This is our last chance to make our voices heard loud and clear in the Governor's Office and in the State Legislature. We need all of you to participate in the statewide call-in day for public education funding and convince everyone you know to participate. The Call-in Day and flyer published on Yinzercation is pasted below so you can easily circulate it via email to friends and colleagues.
Q. I've already called my representative and the Governor; they know how I feel. Why should I call again on May 23rd?
A. We need to keep the pressure on, especially now while the Governor’s additional $100 MILLION in proposed budget cuts to public schools are under consideration. (That’s on top of the continuation of the $1 BILLION in cuts our schools suffered last year.) It’s not like voting: you can, and should, call your legislators more than once! When we participate in these call-in days scheduled by our friends at Ed Voters PA, we add our voices to a state-wide movement – there’s a real multiplier effect when we all do this together on a single day. Legislators hear us!
Q. But my legislator is already supportive of public education. Why should I bother him (or her) about this?
A. Even if your representative generally supports public education, we want her (or him) to take a more active role – especially during these next few critical weeks. You might ask your legislator to become a public education champion. And it doesn’t hurt to let them know that we “have their back” on this issue. We will never see sustainable dollars put back into our schools unless our legislators take this issue by the horns.
Q. Phone calls seem so simple. Is this really working?
A. Yes! Legislators and others in Harrisburg tell us that they are hearing from parents in numbers they have never seen before. Our other actions are important, too (rallies, letters, face-to-face meetings) – but these call-in days are an opportunity for all of us to speak up and be heard directly by our politicians. They are listening!
Q. What should I tell them?
A. Give a couple examples about how these state budget cuts are having a devastating impact on our school. At Colfax, we:
• Lost our after-school and Saturday tutoring program for struggling students
• Had to layoff paraprofessionals (adults in classrooms) and custodians
• Have larger class sizes and no more supply or text book money
• Will lose our Parent Engagement Specialist, our Gifted Education teachers, our instrumental teacher, and possibly our librarian next year
Q. Where should the state find money to pay for public schools?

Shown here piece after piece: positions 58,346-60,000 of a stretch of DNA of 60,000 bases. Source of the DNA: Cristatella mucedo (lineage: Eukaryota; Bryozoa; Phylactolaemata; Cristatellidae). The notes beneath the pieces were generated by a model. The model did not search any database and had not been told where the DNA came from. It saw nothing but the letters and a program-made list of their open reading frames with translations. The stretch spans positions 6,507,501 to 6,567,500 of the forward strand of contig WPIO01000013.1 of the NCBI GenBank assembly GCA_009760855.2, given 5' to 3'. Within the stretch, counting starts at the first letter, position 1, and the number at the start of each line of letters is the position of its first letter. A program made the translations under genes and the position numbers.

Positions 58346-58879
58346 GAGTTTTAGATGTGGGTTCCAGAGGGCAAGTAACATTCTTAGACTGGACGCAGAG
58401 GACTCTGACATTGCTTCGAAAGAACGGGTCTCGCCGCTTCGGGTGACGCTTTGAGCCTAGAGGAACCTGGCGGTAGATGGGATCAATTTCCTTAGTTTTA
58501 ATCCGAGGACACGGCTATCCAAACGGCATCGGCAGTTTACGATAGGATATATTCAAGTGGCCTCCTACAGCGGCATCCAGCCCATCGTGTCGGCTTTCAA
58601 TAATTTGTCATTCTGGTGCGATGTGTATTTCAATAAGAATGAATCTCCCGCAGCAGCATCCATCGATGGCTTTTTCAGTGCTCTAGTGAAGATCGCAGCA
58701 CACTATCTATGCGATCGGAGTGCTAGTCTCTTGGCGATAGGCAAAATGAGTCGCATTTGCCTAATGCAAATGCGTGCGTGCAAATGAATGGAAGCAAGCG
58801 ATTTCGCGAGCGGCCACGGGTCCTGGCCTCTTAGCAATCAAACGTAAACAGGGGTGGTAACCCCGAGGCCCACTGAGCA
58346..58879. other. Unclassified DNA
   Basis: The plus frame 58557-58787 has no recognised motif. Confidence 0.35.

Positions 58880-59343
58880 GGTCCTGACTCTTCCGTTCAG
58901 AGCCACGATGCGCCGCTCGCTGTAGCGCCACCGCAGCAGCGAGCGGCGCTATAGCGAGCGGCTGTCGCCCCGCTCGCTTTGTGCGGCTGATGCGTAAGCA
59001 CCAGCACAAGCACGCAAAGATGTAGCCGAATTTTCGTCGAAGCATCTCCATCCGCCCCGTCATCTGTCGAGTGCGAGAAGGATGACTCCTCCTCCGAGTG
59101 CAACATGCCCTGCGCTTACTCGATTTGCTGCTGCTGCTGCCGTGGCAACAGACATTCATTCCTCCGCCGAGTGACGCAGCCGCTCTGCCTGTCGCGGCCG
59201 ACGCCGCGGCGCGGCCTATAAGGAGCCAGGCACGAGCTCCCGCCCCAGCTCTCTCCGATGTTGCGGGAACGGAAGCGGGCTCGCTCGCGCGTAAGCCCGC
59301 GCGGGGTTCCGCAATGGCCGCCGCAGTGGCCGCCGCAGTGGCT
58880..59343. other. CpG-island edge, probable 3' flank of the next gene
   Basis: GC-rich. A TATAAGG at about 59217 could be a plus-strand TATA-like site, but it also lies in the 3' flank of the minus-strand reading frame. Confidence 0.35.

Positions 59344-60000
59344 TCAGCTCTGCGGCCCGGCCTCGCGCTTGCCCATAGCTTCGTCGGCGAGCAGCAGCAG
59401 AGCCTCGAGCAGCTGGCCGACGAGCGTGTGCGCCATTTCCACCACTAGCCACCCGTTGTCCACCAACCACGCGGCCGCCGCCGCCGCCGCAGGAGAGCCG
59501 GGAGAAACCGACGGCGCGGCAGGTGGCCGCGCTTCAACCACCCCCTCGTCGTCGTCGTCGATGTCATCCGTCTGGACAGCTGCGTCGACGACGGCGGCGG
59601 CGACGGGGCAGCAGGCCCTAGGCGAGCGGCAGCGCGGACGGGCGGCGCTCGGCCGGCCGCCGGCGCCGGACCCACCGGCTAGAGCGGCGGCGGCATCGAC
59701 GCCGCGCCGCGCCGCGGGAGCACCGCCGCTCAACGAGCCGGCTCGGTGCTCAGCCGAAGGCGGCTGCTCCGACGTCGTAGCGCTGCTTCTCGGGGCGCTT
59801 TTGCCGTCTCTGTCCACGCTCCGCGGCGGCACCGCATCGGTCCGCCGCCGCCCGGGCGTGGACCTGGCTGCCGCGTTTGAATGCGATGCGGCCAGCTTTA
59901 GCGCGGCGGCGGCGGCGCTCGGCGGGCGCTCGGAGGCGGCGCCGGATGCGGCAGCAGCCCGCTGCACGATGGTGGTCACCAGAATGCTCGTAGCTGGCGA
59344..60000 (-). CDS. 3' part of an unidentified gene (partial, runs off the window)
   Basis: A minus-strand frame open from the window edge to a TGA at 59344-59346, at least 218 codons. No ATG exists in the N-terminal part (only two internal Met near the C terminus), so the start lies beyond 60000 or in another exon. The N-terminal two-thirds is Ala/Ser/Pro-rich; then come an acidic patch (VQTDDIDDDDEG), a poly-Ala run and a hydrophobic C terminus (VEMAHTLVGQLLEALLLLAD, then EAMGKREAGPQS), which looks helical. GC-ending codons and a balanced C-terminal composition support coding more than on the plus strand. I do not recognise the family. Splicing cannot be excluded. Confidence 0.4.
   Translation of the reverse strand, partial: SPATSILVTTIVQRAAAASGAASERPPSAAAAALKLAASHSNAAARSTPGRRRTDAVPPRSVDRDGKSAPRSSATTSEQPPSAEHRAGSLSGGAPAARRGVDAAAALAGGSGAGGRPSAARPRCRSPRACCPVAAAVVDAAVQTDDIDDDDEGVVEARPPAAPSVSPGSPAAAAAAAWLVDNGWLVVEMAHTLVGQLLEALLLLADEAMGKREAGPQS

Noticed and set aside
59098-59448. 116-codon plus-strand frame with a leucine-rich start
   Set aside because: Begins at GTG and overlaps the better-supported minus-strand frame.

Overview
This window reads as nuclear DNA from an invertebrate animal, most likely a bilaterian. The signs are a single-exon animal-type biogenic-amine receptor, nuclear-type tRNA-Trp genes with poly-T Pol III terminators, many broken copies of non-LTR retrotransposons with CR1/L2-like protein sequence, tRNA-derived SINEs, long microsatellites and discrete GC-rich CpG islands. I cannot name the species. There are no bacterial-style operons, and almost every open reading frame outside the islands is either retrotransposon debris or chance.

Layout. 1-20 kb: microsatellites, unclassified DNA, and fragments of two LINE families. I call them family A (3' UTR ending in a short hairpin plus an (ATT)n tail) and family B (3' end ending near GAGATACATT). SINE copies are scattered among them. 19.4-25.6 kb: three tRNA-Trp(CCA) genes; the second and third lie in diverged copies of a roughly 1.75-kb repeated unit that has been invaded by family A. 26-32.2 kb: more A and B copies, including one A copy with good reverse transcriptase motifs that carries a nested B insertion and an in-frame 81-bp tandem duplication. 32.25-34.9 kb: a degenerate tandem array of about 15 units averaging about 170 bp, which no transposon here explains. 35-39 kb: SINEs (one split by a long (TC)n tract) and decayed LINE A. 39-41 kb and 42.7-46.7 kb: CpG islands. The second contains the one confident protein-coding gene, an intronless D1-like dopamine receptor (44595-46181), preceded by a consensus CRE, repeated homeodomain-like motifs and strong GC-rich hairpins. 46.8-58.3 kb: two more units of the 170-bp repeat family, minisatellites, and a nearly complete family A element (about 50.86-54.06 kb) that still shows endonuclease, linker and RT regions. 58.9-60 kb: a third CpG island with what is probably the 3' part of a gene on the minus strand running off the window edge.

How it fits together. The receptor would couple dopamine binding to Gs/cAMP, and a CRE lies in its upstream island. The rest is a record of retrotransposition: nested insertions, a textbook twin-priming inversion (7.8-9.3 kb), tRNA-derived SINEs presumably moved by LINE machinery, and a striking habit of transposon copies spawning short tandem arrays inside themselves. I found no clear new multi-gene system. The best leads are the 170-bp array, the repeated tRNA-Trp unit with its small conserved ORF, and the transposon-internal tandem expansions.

A. We need our legislators to find a sustainable way to support public schools, using an equitable formula (like the one recently abandoned by Governor Corbett). It’s a matter of priorities. Here are some suggestions for sources of revenue:
• Close the Delaware Loophole, one of the single largest forms of corporate welfare
• Tax Marcellus shale (even the drilling companies have said they’re willing to pay)
• Eliminate the bonus depreciation rule passed by the Revenue Department last year without a legislative vote (cost us $260 the first half of this fiscal year alone)
• Repeal the sales tax exemptions for things like coal ($120M) and candy ($90M) which essentially give away state revenue
Gov. Corbett: 717-787-2500
Rep. Frankel: (717) 705-1875 or (412) 422-1774
PA House District 23: Squirrel Hill, Point Breeze (South), Greenfield, Park Place (west of Braddock), Regent Square, Shadyside
Sen. Costa: (717) 787-7683 or (412) 241-6690
PA Senate District 43: Squirrel Hill, Point Breeze (South), Greenfield, Park Place (all), Regent Square, Shadyside
Rep. Preston: (717) 783-1017 or (412) 361-3692
PA House District 24: East Hills, East Liberty, Highland Park, Park Place (east of Braddock), Point Breeze (North)
Sen. Ferlo: (717) 787-6123 or (412) 621-3006
PA Senate District 38: East Hills, East Liberty, Highland Park, Point Breeze (North)
Find your legislator at: www.legis.state.pa.us/cfdocs/legis/home/findyourlegislator
1. You will be speaking to a staff member. Introduce yourself and identify yourself as a constituent. For example: “Hi this is _____, I am a constituent of Representative _____, and I am calling because I strongly support public education and I am very concerned about the impact of budget cuts on my school, and on our community.”
2. In your own words, say something like the following (pick a few points):
• Stop these drastic budget cuts! The $1 BILLION cut last year was devastating to our district and we can’t lose another $100 MILLION.
• I am concerned / outraged / distressed that (give examples, see list on reverse)
• Every kid must have an opportunity to learn and good schools make stronger communities; education is a human right.
• Education is my top priority issue as a taxpayer and voter – a responsiblecommunity with strong values educates all of our children and makes it a priority.
• We can find the money to pay for schools. It’s just a matter of priorities.
3. Let them know you plan to follow these issues and see what happens. For example: “I am interested in the Representative’s position on these cuts and would like to hear back about it. My email address is …. Thank you.”
Be really pleasant to the staff. They take a lot of calls, often from people who are upset about things. Think of it as a conversation you might have at work or a meeting: keep the tone professional and courteous, make your point about the issue.
Try to sound like yourself. It is okay to prepare notes to remind yourself what you are calling to say, but try not to read something. Share your sincere personal opinion and your reasons for it, in your own words.
Keep it short: a 2-3 minute call is usually plenty to say WHAT you SUPPORT (or oppose), WHY, and to give your contact information and ask for a response.